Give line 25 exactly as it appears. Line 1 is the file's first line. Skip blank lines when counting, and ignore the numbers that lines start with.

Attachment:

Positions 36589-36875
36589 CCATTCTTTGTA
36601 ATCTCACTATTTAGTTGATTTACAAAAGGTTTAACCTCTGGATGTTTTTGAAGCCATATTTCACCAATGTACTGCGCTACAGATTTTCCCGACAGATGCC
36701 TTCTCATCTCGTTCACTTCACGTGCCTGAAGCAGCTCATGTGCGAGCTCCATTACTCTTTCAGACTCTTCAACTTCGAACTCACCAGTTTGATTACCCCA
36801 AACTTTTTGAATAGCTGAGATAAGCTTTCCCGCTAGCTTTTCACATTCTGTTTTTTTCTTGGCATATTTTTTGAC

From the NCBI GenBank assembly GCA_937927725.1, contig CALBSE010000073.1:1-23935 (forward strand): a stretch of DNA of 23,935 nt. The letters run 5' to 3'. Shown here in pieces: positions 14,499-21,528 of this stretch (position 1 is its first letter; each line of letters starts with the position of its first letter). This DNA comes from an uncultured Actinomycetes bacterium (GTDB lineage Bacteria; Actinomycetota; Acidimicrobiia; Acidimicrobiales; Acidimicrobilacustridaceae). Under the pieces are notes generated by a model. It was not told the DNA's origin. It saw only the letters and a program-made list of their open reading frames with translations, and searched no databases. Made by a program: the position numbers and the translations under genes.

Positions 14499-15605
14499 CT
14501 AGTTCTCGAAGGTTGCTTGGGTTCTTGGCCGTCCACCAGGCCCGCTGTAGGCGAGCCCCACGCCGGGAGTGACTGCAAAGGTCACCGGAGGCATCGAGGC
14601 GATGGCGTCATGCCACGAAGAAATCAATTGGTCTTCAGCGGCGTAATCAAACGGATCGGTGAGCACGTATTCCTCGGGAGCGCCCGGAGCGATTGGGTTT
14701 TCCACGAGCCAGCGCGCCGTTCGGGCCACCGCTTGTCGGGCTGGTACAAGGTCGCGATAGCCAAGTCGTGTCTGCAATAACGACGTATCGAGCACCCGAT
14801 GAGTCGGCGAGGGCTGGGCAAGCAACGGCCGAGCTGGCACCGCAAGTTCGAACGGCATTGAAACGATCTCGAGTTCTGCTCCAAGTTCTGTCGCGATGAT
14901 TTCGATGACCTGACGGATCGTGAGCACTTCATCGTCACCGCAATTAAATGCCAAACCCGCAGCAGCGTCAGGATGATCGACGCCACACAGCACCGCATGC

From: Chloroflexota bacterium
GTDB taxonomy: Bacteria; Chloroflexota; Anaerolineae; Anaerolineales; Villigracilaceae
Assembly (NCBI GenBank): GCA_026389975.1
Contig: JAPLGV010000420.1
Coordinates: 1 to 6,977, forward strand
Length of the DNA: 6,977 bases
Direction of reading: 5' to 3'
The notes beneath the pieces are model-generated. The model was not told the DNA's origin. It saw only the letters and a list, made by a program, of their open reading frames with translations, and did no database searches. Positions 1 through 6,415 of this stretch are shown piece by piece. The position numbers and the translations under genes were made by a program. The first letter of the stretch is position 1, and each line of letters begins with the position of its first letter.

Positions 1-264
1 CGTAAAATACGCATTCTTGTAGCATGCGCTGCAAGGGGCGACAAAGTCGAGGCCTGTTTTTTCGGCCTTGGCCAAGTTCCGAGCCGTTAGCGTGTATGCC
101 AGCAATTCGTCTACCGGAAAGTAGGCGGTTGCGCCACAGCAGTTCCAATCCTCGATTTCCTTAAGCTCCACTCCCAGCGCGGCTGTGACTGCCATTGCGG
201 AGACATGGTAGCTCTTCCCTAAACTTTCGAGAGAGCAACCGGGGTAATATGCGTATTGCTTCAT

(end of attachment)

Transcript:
201 AGACATGGTAGCTCTTCCCTAAACTTTCGAGAGAGCAACCGGGGTAATATGCGTATTGCTTCAT